As is so often the way, the Internet of Things made its first great strides in the consumer space: Products like Google acquisitions ; Nest, which replaced the classic thermostat with a product that let users control their home's temperature from the Internet while also delivering data on how to minimize energy bills, tapped into a market that few would have guessed even existed. Read more about Matt Weinberger: The Nest Connection: What's missing in the enterprise Internet of Things



Patrick Thibodeau: Can we talk? Internet of Things vendors face a communications 'mess'

Source: „Vendors will tell you that the Internet of Things (IoT) is here today. We're here to tell you that it isn't. This is your warning label. It's the small print on the prescription that outlines all the nasty complications. The first thing to realize is that many wireless communications protocols that allow home devices to exchange information aren't interoperable. Second, installing a home automation system will likely require investments in bridges, which are separate pieces of hardware that connect with home routers. Read more about Patrick Thibodeau: Can we talk? Internet of Things vendors face a communications 'mess'



Duncan Milne: What the “Internet of Things” Means for Content Marketing

Source: „Earlier this year, Google bought Nest, a home-hardware tech start-up. Streaming Headlines reported the search giant paid $3.2 billion, in cash. The concept of home automation and—more broadly—the “Internet of Things” has been around for a while, but Google’s insistent acquisition has brought it to the fore.
The Internet of Things refers to objects that can be connected to their virtual representations through various sensor technology. At the moment, that means things like smart locks and fridges, cooking thermometers and laundry machines.


Stacey Higginbotham: The internet of things is great for chipmakers and a challenge for Intel

Source: „Bringing everyday physical objects online is going to shake up the chip industry in a major way. There are new opportunities for startups and even Intel knows it has to change.
As chipmakers realize the power and increasing amount of silicon is inside our connected devices they are racing to own as much of the market as possible while publicizing their work in the internet of things.
Yesterday, for the first time, Intel broke out details regarding the revenue associated with the internet of things. It was up 32 percent year over year


Adam Popescu: How Universities Are Adapting To The Internet Of Things Revolution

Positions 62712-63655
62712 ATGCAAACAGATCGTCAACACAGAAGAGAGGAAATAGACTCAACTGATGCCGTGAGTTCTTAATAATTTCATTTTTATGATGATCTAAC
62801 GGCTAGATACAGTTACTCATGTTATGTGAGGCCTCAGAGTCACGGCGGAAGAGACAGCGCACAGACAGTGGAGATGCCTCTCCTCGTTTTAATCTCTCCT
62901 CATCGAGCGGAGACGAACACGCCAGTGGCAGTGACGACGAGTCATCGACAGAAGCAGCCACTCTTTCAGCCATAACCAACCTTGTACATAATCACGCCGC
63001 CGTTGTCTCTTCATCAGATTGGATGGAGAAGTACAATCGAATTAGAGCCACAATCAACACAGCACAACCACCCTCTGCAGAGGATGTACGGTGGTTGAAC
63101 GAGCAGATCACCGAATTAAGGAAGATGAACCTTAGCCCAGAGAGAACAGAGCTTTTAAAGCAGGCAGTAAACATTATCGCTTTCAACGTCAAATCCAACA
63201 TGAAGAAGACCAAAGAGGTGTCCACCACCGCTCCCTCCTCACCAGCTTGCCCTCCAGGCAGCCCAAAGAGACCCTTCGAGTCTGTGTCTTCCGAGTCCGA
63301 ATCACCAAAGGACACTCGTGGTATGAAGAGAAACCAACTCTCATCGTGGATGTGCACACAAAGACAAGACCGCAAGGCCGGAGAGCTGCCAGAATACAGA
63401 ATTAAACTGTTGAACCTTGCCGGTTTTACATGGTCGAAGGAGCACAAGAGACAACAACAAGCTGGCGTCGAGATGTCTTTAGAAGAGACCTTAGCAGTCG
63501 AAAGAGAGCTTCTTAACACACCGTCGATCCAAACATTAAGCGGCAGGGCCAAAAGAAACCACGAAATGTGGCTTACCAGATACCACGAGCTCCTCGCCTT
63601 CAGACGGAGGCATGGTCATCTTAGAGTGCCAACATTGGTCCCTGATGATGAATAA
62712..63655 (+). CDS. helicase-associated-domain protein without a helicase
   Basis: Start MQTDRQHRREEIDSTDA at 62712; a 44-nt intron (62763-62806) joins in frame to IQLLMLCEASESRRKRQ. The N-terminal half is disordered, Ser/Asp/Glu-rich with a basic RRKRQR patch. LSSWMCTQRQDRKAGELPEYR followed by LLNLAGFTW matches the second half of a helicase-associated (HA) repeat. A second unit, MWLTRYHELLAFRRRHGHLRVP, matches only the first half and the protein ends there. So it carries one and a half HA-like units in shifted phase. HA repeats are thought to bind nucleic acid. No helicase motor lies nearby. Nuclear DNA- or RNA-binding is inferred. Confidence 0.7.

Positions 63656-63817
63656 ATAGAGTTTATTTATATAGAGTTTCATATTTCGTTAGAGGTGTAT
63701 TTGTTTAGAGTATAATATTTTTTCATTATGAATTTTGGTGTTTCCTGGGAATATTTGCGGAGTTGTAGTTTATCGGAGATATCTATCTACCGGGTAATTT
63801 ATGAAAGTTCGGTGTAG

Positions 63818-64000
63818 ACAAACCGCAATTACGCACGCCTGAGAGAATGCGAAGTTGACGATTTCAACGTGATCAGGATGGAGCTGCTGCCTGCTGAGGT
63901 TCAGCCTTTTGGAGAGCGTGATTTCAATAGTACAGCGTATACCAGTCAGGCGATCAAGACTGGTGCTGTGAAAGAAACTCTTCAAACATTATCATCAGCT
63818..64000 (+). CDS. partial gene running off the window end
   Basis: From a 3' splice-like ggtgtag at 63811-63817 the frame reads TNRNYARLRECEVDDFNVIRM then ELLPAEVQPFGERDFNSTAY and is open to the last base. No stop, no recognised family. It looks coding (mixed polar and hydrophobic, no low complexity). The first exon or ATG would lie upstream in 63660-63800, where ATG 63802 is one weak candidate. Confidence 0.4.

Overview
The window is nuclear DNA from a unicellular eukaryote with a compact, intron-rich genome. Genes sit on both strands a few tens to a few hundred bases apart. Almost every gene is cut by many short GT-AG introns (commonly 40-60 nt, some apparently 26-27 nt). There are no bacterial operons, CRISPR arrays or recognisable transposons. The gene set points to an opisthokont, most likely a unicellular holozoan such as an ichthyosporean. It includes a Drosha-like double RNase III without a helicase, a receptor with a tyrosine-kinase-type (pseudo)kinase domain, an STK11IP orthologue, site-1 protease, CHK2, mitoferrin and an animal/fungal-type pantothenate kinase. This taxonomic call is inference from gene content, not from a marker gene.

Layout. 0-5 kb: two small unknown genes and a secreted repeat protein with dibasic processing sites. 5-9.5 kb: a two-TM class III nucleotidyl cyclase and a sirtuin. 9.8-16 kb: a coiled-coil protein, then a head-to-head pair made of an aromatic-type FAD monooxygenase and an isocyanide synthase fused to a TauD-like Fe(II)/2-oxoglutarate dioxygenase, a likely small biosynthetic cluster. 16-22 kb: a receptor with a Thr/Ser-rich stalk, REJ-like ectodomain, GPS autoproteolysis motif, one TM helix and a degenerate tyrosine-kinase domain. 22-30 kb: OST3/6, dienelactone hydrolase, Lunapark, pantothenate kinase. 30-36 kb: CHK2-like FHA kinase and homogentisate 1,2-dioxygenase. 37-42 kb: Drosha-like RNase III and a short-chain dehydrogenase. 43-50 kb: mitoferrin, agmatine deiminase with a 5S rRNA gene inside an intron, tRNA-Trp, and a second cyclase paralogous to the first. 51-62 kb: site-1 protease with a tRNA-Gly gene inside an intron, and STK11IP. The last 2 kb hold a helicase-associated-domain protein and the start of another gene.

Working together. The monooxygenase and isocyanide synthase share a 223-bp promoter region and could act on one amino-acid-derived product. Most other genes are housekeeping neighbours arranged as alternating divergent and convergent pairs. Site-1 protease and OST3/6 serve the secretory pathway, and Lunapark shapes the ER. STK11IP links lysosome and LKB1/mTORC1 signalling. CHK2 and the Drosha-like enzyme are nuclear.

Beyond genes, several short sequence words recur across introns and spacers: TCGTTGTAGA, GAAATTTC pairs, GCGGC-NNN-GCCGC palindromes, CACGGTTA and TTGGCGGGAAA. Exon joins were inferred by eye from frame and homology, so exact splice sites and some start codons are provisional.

Source: "George Bernard Shaw once said, “He who can, does. He who cannot, teaches.” The tongue-in-cheek phrase is a common insult in academia, but when it comes to advances in the field of the Internet of Things (IoT), it couldn’t be farther from the truth.
The academic world is in many ways leading the way in innovation – both in the classroom and through research.
To Arif Ansari, associate professor of clinical data sciences and operations at the University of Southern California (USC), this shift couldn’t come soon enough.


Lawrence Latif: Networking for the Internet of Things: Not so Fast!

Source: „Peel away the hype surrounding the Internet of Things, and beneath it all is a veritable rat's nest of technical challenges that must be tackled before its full realization.
More than ever before, there will be huge demands on nodes and the network infrastructure, creating significant engineering challenges.
The IoT will require engineers to look at end-to-end network solutions that extend far beyond that of the datacenter. Along every stage of the network, engineers will need to make efficient use of silicon that meets both performance and budgetary requirements.


Tim O'Reilly : #IoTH: The Internet of Things and Humans

Source: "The IoT requires thinking about how humans and things cooperate differently when things get smarter. Rod Smith of IBM and I had a call the other day to prepare for our onstage conversation at O’Reilly’s upcoming Solid Conference, and I was surprised to find how much we were in agreement about one idea: so many of the most interesting applications of the Internet of Things involve new ways of thinking about how humans and things cooperate differently when the things get smarter. It really ought to be called the Internet of Things and Humans — #IoTH, not just #IoT! Let’s start by understanding the Internet of Things


Jeff Bertolucci: AllJoyn: A Common Language For Internet Of Things

Source: "Open-source lingua franca aims to let IoT devices and services communicate across manufacturers and operating systems.
The big data vision of a global network of connected devices -- also known as the Internet of Things (IoT) -- is still a bit fuzzy with more than a few unresolved issues. For instance, too many devices communicate only with their manufacturers' private clouds. And when devices from multiple vendors can't share information, the IoT is pretty much DOA. The AllSeen Alliance, a recently launched IoT consortium, hopes to bridge this communication